Another Larchmont home is facing a tear down, after the developer applied for an exception to the temporary moratorium, also known as Local Law 1-2016, which was recently extended to October 15, 2016.
The proposed project, however, does not appear to propose multiple, or even one larger, home. The Larchmont Village Board will announce its decision at the Board meeting on August 8, at 7:15 pm. A hearing was held August 1.
The buyer of 3 Douglas Lane, a 1930’s Tudor on over 1/3 acre of level waterfront, wants to tear down and replace the 3400 sq foot house.
Preserve Larchmont, a citizen group formed to address concerns about overbuilding, did not object to this project. Spokesperson Sarah Bauer said, “According to (the new owners’) documents posted on the Village website, the new plan involves a house that will be approximately the same size as the existing house… In addition, it will have much smaller square footage and side yard setbacks than would be required under the new proposals made by the Village consultant.”
While many citizens have been concerned with potential overdevelopment of Larchmont and the destruction of historic homes for many years, the recent plan to raze 40 Ocean Avenue fueled a recent surge of citizen activism and the passage of the Temporary Moratorium in April, 2016.
What is the problem with the old house that can’t be fixed.
Sounds like a BS excuse to wreck a beautiful old house and build the “BS du jour” house with a living room kitchen combo that all these young punks from NYC want.
I am a builder and anything can be fixed – it just takes money, dummy!
Vote TRUMP! Make Larchmont Great Again!
This is not a developer. It is the owner and they did everything they could to attempt to renovate but all the experts have told them that the existing house is beyond repair. I am a direct neighbor and think the new house will be a nice improvement.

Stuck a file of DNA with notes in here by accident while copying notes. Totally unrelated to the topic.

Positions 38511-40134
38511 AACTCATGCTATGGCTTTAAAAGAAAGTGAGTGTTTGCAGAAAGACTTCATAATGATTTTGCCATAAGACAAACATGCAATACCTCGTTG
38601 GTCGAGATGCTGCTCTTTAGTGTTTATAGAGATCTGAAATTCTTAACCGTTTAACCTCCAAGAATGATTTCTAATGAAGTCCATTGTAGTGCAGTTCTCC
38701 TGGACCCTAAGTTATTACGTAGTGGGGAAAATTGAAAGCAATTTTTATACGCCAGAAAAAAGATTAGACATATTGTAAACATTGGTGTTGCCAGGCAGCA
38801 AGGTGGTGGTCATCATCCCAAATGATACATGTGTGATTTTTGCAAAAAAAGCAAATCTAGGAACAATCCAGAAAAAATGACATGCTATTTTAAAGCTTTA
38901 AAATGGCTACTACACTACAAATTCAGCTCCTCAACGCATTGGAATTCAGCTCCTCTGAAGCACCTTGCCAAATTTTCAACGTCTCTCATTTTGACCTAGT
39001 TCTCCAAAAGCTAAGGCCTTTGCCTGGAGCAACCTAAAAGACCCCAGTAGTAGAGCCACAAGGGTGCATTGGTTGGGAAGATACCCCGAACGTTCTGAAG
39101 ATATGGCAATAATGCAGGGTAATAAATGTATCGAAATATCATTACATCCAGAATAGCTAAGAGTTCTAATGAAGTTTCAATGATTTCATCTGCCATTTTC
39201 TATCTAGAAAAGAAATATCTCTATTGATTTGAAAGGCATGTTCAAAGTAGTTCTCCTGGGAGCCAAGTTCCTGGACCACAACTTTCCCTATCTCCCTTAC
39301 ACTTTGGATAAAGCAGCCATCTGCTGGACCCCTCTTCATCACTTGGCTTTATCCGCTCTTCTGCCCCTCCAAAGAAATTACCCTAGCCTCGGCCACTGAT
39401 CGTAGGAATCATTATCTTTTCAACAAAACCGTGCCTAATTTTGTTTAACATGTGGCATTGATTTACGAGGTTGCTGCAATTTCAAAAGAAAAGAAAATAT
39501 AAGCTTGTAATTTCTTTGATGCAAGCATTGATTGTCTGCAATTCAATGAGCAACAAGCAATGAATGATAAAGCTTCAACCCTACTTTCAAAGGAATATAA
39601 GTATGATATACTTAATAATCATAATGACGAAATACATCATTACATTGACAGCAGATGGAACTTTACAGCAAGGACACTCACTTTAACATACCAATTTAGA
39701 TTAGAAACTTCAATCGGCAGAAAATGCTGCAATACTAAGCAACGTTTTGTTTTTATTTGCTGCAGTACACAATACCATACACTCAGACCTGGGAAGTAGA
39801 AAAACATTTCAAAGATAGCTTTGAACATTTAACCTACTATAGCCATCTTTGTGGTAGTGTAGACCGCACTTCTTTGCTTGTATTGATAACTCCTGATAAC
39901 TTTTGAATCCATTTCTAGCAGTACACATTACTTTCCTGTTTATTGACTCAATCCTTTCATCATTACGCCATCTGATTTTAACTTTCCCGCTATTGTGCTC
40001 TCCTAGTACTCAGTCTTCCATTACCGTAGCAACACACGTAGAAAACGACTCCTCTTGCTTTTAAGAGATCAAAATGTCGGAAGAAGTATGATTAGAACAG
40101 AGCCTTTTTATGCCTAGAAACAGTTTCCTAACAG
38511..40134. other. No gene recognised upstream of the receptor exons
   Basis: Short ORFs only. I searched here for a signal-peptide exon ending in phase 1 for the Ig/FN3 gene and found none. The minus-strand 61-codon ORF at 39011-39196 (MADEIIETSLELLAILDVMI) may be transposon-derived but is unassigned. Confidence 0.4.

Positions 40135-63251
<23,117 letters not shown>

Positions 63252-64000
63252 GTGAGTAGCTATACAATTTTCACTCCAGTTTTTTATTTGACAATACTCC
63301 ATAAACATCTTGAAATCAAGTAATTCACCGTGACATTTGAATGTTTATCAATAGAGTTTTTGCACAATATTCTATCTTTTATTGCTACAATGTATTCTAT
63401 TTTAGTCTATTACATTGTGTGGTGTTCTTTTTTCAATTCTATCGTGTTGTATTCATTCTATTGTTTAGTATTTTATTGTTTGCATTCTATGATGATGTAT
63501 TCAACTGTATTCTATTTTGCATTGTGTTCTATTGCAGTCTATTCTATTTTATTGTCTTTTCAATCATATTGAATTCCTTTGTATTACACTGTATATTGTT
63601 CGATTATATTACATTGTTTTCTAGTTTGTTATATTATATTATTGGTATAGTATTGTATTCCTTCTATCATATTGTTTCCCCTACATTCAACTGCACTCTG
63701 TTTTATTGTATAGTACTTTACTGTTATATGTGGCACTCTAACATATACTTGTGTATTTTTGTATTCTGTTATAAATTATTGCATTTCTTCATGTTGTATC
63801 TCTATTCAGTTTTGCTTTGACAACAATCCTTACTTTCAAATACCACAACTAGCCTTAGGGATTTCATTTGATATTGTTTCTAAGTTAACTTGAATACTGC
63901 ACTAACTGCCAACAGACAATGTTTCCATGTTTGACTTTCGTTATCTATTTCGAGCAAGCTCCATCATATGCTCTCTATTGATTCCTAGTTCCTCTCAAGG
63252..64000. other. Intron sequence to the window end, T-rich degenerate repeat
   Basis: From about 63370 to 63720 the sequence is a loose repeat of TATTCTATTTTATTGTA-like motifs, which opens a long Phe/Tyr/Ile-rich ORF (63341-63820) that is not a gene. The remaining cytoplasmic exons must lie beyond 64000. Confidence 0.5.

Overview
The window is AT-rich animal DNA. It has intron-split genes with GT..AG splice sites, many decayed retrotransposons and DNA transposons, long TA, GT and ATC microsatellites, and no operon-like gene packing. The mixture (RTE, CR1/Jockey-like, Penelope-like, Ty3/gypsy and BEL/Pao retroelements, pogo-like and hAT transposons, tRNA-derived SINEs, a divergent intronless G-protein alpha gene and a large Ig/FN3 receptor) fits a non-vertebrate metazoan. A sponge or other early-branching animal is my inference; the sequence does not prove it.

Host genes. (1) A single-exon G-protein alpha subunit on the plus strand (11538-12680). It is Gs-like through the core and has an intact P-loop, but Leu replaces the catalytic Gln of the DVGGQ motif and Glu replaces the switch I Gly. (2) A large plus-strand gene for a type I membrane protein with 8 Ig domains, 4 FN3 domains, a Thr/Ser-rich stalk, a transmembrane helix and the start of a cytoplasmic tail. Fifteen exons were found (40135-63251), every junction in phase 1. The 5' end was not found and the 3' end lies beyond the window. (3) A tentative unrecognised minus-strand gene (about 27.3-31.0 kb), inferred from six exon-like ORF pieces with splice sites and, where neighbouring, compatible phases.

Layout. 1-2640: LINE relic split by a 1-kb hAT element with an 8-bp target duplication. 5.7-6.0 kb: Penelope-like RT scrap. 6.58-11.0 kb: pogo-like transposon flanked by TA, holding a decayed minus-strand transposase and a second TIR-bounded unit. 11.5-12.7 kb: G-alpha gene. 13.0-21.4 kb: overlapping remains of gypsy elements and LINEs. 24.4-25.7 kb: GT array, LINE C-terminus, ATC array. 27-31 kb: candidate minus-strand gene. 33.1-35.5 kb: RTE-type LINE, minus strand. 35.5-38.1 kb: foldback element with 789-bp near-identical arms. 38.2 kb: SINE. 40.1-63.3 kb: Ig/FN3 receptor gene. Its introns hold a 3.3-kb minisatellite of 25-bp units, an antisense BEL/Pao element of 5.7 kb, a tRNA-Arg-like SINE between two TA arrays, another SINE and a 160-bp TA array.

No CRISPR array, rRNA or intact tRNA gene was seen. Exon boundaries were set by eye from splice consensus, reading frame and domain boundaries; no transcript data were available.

You are correct. Just because it is a Tudor built in the thirties does not make it special.
The first tragedy of tear-downs is that the high cost of construction today will usually prevent developers from creating homes with similar levels of detail and “finish”.
(Only the truly wealthy can afford such homes)
That means that these new homes will never age into an “esthetic graciousness” if you will.
The second tragedy is that the modern nouveau affluent associate size with social standing so we end up with oversized structures that lack the traditional relationship between footprint and property.
We blame the developers because it is easy.
The truth is that they are simply providing what the new Larchmonter wants.
@ job on –
Do you honestly think that a Larchmont family has an obligation to sell their home for less than it’s worth?
A family’s first obligation is to itself; not “job on” and his/her neighbors.
Running your mouth on internet forums costs nothing.
Stepping in and making a difference takes cash.
If people in Larchmont want different then they can step up and create a trust to buy these homes out from under the developers.